A pullover machine will help you isolate your upper and outer lats, especially around your armpits. Keeping your back against the seatback, pull the bar from overhead all the way down to your midsection. The movement should be aa half-moon arc, with your arms remaining bent throughout. Reps should generally be moderate, in the 8-12 range. 

Dips and Chins. You can't get much more basic than deeps and cheens. You don't even need weights. You just need parallel bars for dips and an overhead bar for chins. Almost every gym in the world has such equipment invariably going unused while trainers toil away on the latest chest and back contraptions. Many people find dips and chins simply too difficult; they're unable to perform even six reps with good form using their bodyweight as resistance. Others perceive dips and chins as too old school, the sort of things they might have done in gym class or basic training; certainly not fit for sculpting a 21st century physique.

Dips and chins are old school, like squats and deadlifts. They're compound classics that never go out of style because they work and can never be replaced. Even though seated dipping and pulldown machines mimic dips and chins, they do so in reverse (a weight is moved down, as opposed to propelling the body up). They're completely different exercises. Old school dips and chins force you to stabilize your body and find your own path in a manner machines can't. 

What if you simply can't grind out more than a few reps with good form? Never fear; because of their great bodyweights, even some elite bodybuilders have this problem. The solution is to have a training partner to assist you by slightly pulling up on your feet. Alternately, many gyms have combination dipping/chinning machines that simulate both the path of bodyweight dips and chins and the assistance of a training partner. [Note: You could always start with the few reps you can do and build the rep count over time progressively as you get stronger on the exercise. That's too simple, I suppose.)


Littlest Details

Neck, Tibialis and Hands: Most serious trainers no longer neglect important areas like hamstrings and rear deltoids. Instead, to find the areas that today's bodybuilders avoid, you have to go further down the size chart to muscles deemed so insignificant that even most competitors overlook them: neck, tibialis and hands.

Your neck is almost always visible. Until turtlenecks come back in style, your head's stem remains on view and serves as a barometer of strength even when you're fully clothed. Yet neck-training devices are among the least used equipment in any gym. Take a seat on that dusty neck machine and get to work in all directions. If your gym doesn't have a neck machine, a neck harness cna provide the same effect.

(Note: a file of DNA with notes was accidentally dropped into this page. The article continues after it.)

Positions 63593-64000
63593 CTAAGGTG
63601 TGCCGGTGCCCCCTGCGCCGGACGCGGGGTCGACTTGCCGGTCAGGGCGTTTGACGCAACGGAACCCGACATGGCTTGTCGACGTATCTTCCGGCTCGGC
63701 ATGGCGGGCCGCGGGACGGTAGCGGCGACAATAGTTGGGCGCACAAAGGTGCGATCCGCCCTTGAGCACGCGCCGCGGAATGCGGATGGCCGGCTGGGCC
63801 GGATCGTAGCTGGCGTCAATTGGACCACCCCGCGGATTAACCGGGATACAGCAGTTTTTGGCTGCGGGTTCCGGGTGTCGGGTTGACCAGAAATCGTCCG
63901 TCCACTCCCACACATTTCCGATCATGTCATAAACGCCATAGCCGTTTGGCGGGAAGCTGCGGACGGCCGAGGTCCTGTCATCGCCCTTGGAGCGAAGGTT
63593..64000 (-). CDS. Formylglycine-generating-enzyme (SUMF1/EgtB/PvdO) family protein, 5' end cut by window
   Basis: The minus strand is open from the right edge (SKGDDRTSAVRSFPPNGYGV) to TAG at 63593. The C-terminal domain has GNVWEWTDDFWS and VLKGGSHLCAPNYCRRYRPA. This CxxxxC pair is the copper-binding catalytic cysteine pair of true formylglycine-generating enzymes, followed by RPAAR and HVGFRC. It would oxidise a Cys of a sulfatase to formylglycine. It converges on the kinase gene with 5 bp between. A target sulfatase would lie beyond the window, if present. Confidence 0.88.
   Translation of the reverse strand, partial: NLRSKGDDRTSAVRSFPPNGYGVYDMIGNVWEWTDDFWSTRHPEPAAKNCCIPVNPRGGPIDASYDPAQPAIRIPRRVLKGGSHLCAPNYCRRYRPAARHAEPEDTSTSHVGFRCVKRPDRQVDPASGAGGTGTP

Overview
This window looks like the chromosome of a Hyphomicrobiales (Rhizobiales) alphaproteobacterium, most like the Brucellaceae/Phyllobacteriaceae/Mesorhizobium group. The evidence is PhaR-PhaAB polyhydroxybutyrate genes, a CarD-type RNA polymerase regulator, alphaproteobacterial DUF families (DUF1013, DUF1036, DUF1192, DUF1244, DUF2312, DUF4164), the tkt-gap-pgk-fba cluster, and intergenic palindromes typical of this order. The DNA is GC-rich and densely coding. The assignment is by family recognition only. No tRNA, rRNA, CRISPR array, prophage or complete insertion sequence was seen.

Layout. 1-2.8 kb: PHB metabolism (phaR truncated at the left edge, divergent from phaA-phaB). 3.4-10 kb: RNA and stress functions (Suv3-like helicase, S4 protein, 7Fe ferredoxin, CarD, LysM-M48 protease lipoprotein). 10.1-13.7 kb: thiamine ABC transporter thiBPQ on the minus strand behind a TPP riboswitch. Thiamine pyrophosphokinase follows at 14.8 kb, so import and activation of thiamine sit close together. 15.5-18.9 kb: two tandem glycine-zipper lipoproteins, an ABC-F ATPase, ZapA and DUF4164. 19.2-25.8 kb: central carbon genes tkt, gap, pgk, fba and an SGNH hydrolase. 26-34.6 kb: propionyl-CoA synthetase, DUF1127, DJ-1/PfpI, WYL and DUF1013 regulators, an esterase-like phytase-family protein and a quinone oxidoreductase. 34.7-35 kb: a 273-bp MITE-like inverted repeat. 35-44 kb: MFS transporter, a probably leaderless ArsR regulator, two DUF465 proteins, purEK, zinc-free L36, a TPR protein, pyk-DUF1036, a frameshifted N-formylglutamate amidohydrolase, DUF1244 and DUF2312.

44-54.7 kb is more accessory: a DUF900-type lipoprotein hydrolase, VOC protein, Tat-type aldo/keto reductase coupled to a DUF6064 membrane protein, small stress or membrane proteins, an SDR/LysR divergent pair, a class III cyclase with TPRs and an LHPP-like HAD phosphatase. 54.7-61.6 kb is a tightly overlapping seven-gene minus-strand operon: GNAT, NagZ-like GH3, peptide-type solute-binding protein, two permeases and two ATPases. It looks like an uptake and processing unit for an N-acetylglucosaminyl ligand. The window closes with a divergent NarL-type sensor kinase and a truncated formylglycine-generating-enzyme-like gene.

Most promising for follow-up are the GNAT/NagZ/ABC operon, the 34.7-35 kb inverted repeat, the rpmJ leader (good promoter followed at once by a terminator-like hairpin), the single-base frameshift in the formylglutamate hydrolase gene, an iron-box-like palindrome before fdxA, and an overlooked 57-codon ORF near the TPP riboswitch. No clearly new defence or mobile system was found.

If you previously thought tibialis was a South American country, you're wrong but you're not alone. In fact, the tibialis anterior are muscles at the front of your calves along the shin bone. When fully developed they bring depth and detail to the lower legs and sometimes allow one to have the sexes with others more often following a trip to the lake or beach. Furthermore, it's important for all athletes (everyone's an athlete now, right. Two lifting sessions a week, eight or 10 work sets each and you're an "athlete" in your own mind, eh. 

There are machines specifically made for training the tibialis. If you don't have access to one, a modified version of the tibialis lift can be done by sitting backward on a leg curl machine. Hook your toes under the pad, then pull up with just your toes while keeping your heels still. Very little weight is necessary. High reps, 15-30, are usually best.

It's doubtful that well-developed hands have ever directly decided a bodybuilding contest [this always makes me laugh . . . what percent of hobbyist lifters who read these mags even entertain entering a physique contest? Few, very few, yet the authors in around this era keep making it sound like everyone who bodybuilds is a budding physique competitor.] 

Grip training. Train your grip. There are numerous grip-strengthening tools available, and all manner of them can be DIY'ed if you're even the slightest bit creative and have working opposing thumbs. 

Drop your preconceptions and embrace any gym tool that helps you achieve your goals.

Enjoy Your Lifting!